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As an exercise, I'd like to extend the Scala Array collection to my own OneBasedArray (does what you'd expect, indexing starts from 1). Since this is an immutable collection, I'd like to have it return the correct type when calling filter/map etc.

I've read the resources here, here and here, but am struggling to understand how to translate this to Arrays (or collections other than the ones in the examples). Am I on the right track with this sort of structure?

class OneBasedArray[T] 
  extends Array[T] 
  with GenericTraversableTemplate[T, OneBasedArray]
  with ArrayLike[T, OneBasedArray]

Are there any further resources that help explain extending collections?

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up vote 2 down vote accepted

Array isn't a typical Scala collection... It's simply a Java array that's pimped to look like a collection by way of implicit conversions.

Given the messed-up variance of Java Arrays, you really don't want to be using them without an extremely compelling reason, as they're a source of lurking bugs.

(see here:

Creaking a 1-based collection like this isn't really a good idea either, as you have no way of knowing how many other collection methods rely on the assumption that sequences are 0-based. So to do it safely (if you really must) you'll want add a new method that leaves the default one unchanged:

class OneBasedLookup[T](seq:Seq) {
  def atIdx(i:Int) = seq(i-1)

implicit def seqHasOneBasedLookup(seq:Seq) = new OneBasedLookup(seq)

// now use `atIdx` on any sequence.

Even safer still, you can create a Map[Int,T], with the indices being one-based

(Iterator.from(1) zip seq).toMap

This is arguably the most "correct" solution, although it will also carry the highest performance cost.

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By the way I don't think Array is a collection in Scala.

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Bravo for adding links to information to answer the greater question, not just the asked one ^_^ – Dylan Lacey Dec 8 '10 at 1:03
@Dylan Just answered "Are there any further resources that help explain extending collections?" :) – pedrofurla Dec 8 '10 at 1:30

Here is an example of pimping iterables with a method that always returns the expected runtime type of the iterable it operates on:

import scala.collection.generic.CanBuildFrom

trait MapOrElse[A] {
  val underlying: Iterable[A]

  def mapOrElse[B, To]
      (m: A => Unit)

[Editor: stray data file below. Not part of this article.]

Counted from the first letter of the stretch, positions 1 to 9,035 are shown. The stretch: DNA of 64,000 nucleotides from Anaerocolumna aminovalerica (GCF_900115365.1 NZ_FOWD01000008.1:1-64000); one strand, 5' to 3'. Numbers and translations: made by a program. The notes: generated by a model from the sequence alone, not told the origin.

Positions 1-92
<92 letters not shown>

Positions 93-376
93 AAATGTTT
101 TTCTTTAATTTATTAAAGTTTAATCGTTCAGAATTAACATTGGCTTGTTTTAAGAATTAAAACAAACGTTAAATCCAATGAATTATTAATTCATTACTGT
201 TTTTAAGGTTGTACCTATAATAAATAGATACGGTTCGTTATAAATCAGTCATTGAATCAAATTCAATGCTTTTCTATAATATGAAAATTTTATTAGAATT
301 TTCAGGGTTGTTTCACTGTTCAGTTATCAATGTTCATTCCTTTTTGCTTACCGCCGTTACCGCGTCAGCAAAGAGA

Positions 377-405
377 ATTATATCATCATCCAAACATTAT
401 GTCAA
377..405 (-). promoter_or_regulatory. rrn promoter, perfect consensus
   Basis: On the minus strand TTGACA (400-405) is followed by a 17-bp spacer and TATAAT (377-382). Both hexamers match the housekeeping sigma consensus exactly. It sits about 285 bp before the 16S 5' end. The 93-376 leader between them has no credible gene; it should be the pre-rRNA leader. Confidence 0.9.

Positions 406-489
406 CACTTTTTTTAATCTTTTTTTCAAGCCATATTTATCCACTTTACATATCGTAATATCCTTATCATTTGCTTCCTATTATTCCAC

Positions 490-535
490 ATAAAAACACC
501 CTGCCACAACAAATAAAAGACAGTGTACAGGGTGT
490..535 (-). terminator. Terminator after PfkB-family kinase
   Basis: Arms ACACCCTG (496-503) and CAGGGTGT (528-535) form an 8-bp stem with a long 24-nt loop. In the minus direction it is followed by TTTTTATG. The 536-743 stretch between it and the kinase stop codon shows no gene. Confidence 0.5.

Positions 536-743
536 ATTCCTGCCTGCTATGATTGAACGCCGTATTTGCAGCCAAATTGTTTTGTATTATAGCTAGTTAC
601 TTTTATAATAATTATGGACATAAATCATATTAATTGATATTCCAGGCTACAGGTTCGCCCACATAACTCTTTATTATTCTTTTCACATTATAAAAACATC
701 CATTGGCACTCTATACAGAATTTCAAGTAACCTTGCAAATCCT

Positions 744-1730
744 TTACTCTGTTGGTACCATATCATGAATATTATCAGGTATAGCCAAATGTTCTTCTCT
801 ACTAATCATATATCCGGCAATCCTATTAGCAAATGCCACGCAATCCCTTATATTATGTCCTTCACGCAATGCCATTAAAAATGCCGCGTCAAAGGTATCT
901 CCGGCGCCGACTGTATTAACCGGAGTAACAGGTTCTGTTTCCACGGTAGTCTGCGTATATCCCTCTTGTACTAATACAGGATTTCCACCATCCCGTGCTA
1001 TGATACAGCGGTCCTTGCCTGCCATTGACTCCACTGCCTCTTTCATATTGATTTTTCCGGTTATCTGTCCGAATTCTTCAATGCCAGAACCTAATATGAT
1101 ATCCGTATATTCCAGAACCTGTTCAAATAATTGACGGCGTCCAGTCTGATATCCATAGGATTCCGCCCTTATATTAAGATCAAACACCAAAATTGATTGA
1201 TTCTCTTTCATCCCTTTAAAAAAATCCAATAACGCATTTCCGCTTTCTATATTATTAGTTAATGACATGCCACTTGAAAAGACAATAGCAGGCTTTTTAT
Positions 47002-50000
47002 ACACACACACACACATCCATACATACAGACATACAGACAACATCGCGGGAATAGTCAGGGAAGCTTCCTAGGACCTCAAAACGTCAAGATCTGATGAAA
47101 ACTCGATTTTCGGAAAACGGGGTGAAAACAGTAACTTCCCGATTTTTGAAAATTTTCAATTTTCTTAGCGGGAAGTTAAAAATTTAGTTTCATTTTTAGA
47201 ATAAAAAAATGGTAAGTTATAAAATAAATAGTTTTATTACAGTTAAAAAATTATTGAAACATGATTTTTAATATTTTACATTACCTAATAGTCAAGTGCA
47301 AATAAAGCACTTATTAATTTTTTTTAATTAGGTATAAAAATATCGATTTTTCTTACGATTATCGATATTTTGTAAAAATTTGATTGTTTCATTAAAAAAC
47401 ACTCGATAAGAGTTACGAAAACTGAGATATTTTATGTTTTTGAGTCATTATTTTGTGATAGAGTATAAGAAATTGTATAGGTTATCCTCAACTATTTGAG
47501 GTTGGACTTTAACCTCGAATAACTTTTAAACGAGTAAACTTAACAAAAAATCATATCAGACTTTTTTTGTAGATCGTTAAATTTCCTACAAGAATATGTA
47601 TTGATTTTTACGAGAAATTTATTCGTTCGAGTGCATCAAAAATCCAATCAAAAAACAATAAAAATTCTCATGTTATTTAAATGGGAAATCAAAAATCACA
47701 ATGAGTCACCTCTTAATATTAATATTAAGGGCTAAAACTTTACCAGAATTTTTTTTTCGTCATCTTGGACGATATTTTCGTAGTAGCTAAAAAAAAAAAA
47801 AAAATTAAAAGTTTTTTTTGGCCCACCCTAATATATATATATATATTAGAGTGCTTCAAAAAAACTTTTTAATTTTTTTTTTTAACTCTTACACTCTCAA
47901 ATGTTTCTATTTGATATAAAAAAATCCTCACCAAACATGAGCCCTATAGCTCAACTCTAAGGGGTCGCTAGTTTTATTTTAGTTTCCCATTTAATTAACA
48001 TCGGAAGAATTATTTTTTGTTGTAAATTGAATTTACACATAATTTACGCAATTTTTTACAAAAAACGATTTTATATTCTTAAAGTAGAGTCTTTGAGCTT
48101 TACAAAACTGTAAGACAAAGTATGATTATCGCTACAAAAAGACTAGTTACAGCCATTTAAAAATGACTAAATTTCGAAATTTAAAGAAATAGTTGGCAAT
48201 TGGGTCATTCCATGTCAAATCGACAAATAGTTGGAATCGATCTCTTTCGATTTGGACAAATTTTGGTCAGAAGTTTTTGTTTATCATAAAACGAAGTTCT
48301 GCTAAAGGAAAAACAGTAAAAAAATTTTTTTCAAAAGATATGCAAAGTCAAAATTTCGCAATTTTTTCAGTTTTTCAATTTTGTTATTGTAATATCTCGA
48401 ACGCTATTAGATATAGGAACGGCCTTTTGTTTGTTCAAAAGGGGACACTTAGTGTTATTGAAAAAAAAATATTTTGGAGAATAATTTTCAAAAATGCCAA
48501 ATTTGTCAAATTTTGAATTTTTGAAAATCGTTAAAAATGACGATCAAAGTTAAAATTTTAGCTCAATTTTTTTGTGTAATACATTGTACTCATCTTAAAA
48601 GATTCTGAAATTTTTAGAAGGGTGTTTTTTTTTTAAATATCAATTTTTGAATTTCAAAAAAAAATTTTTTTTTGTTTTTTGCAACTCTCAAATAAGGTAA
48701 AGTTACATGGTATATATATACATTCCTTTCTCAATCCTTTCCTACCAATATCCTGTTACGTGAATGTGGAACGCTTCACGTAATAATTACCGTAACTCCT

(pf: PartialFunction[A,B])
      (implicit cbf: CanBuildFrom[Iterable[A], B, To])
      : To = {

    var builder = cbf(underlying.repr)        

    for (a <- underlying) if (pf.isDefinedAt(a)) builder += pf(a) else m(a)


implicit def toMapOrElse[A](it: Iterable[A]): MapOrElse[A] =
  new MapOrElse[A] {val underlying = it}

The new function mapOrElse is similar to the collect function but it allows you to pass a method m: A => Unit in addition to a partial function pf that is invoked whenever pf is undefined. m can for example be a logging method.

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An Array is not a Traversable -- trying to work with that as a base class will cause all sorts of problems. Also, it is not immutable either, which makes it completely unsuited to what you want. Finally, Array is an implementation -- try to inherit from traits or abstract classes.

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Not an array, but here's a one-based immutable IndexedSeq implementation that I recently put together. I followed the example given here where they implement an RNA class. Between that example, the ScalaDocs, and lots of "helpful" compiler errors, I managed to get it set up correctly. The fact that OneBasedSeq is genericized made it a little more complex than the RNA example. Also, in addition to the traits extended and methods overridden in the example, I had to extend IterableLike and override the iterator method, because various methods call that method behind the scenes, and the default iterator is zero-based.

Please pardon any stylistic or idiomadic oddities; I've been programming in Scala for less than 2 months.

import collection.{IndexedSeqLike, IterableLike}
import collection.generic.CanBuildFrom
import collection.mutable.{Builder, ArrayBuffer}

// OneBasedSeq class
final class OneBasedSeq[T] private (s: Seq[T]) extends IndexedSeq[T]
  with IterableLike[T, OneBasedSeq[T]] with IndexedSeqLike[T, OneBasedSeq[T]]
  private val innerSeq = s.toIndexedSeq

  def apply(idx: Int): T = innerSeq(idx - 1)
  def length: Int = innerSeq.length
  override def iterator: Iterator[T] = new OneBasedSeqIterator(this)
  override def newBuilder: Builder[T, OneBasedSeq[T]] = OneBasedSeq.newBuilder
  override def toString = "OneBasedSeq" + super.toString

// OneBasedSeq companion object
object OneBasedSeq {
  private def fromSeq[T](s: Seq[T]) = new OneBasedSeq(s)

  def apply[T](vals: T*) = fromSeq(IndexedSeq(vals: _*))

  def newBuilder[T]: Builder[T, OneBasedSeq[T]] =
    new ArrayBuffer[T].mapResult(OneBasedSeq.fromSeq)

  implicit def canBuildFrom[T, U]: CanBuildFrom[OneBasedSeq[T], U, OneBasedSeq[U]] =
    new CanBuildFrom[OneBasedSeq[T], U, OneBasedSeq[U]] {
      def apply() = newBuilder
      def apply(from: OneBasedSeq[T]): Builder[U, OneBasedSeq[U]] = newBuilder[U]

// Iterator class for OneBasedSeq
class OneBasedSeqIterator[T](private val obs: OneBasedSeq[T]) extends Iterator[T]
  private var index = 1
  def hasNext: Boolean = index <= obs.length

  def next: T = {
    val ret = obs(index)
    index += 1
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